Sunday, March 25

Spam Poetry

He snapped his fingers and, without another word being spoken, man which was covered as well with hair. Arms and legs and, I couldnt have to start somewhere I suppose. Im just not happy where some of puddle. He rose up, angrier than ever, balled his fists and came on auditions were being arranged, agent A19 was sent for by the fastest - And practice walking on your toes and flaring your nostrils at the Thats exactly what happened. Welcome, Barry, welcome, I said walking over and shaking his bony Yes! Leave-before they find us! been running recordings of your numbers, day and night. Now, soon, we was it a long walk to the open door at the far end. We emerged into a angles and forms resembling nothing I had ever seen before. and stumbled away to the heads where I could be alone with my misery. With that decision out of the way-may I pass on a request? In Do it. Get it. No excuses. Now. Understood.

Saturday, March 17


The other day I was sitting around a table with Bob Dylan and Emmylou Harris, having cocktails and coffee. We were on a cobblestone terrace looking on a long avenue. It was a mild August evening, the glow of sunset was yielding to blackness with stars right above us.

Dylan, after exhaling cigarette smoke contentedly, tapped its ashes and, looking at it, says to me, "Joey, what made them want to blow you away?"

"He told them he could identify the guilty man," I said, knowing that was only part of the answer. "Your daddy he's an outlaw and a wanderer by trade."

Bob didn't look up, but nodded slowly. He smiled sadly to himself.

Emmylou leaned forward, resting her bare elbows on the table, scattered with coffee cups, paper napkins, plates covered in crumbs, and half-empty wine glasses. She didn't want to have this conversation right now. "There're lots of pretty girls in Mozambique, and plenty time for good romance."

Bob and I looked at each other, the same thought crossing our minds. What she suggests would be bliss, but running always leads to more trouble.

I pleaded to her, "Oh sister, am I not a brother to you, and one deserving of affection? Here's a ring, it cost a grand." She said "That ain't enough. I was thinking 'bout gold. I was thinking 'bout diamonds."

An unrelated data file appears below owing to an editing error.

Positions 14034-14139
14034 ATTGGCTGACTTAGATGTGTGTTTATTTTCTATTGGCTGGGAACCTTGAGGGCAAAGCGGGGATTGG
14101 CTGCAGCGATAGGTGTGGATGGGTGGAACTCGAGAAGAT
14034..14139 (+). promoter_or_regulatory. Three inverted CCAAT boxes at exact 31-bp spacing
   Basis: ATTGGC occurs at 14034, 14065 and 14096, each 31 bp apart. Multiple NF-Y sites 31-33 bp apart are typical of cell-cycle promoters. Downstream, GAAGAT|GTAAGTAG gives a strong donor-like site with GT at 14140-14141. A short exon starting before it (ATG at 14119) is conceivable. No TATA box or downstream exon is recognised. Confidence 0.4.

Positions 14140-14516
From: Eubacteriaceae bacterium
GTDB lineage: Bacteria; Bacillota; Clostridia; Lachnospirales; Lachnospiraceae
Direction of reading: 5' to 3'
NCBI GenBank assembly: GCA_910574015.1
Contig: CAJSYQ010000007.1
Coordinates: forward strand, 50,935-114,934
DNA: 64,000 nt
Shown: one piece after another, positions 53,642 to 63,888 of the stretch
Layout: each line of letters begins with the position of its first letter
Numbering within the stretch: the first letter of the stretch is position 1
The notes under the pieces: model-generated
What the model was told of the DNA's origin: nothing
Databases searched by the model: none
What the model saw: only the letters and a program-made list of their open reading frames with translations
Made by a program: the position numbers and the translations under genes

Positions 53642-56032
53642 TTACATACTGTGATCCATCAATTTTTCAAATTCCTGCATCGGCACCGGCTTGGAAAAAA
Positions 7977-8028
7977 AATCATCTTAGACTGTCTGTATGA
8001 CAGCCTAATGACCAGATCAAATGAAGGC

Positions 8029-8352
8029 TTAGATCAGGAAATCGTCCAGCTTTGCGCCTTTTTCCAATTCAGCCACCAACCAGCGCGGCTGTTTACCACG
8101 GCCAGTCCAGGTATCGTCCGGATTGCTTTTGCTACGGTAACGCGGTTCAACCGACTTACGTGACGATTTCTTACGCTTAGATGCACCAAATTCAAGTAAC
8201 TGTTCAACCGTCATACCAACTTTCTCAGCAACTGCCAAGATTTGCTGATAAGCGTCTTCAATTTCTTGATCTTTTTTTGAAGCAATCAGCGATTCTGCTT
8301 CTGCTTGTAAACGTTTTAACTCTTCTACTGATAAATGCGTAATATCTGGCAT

Cearly she would not be so easily placated. She fell back in her seat. "Blinded by sleep and in need of a bed." After three weeks of being in this city together, we were all exhausted. None of us would be the same after we parted.

Bob took the cigarette out of his mouth. "At night I dream of bells in the village steeple," he said. Emmylou looked at him and smiled, then looked up at the stars and sighed with longing.

I knew our time in this city, our time together, was coming to an end. We had been though so much that to be together any longer would be impossible without one of us catching fire and burning up.

Bob knew it too. "I can still hear the sounds of those Methodist bells." His thoughts were of places and people far away. "Sara, oh Sara, beautiful lady so dear to my heart."

I looked at both of my companions. Dylan was looking at the cobblestones of the street behind me, sucking on his cigarette. Emmylou was leaning back in her chair with her hands clasped in front of her, looking at the sky with her eyes almost closed. I said to no one in particular, "One more cup of coffee 'fore I go, to the valley below."

Sunday, March 4

Digital Life Story


All of these digits correspond to actual useful bits of information that I use in my daily life: there are phone numbers, banking numbers, dates, addresses, radio frequencies, whatever. I just took out the decimal points and bunched them together. Each bit of information corresponds to a particular place or person or time, like family and friends back in Nova Scotia and people around work here in Montreal. "Reading" the digits reminds me of those things in turn, which suggests to me that that this sequence of numbers is actually something approaching a story: it evokes a series of thoughts and emotions about people and places one after another. If I were to rearrange the numbers in a different order, it would bring a different pattern of memories and significances to my mind.

But it's a story only I can understand. Others might get snatches of the story if they recognize some of the numbers, but no one will be able to put everything in its right place, just as no one would be able to figure out your story if you did the same experiment. If I were to do this again five years from now, a lot would be different but some would be the same, and it would be in a totally different order. So what looks like a bunch of random numbers is actually part of the story of my life. Weird, eh?

Open Letter to the Legions Leering

In a movie theatre, why is everyone so quiet that unwrapping a life saver is a shushable offense, yet at a music concert, people talk and talk and talk as loud as they want. Save your gossip for a time when there isn't 120 decibels of magic belting at you. Don't have an extended conversation when your fellow concertgoer is trying to make love to the music. At the TV on the Radio concert, during the quiet bits I could detect a susurrus for 50 feet in all directions. Shut up! Fuck susurrus!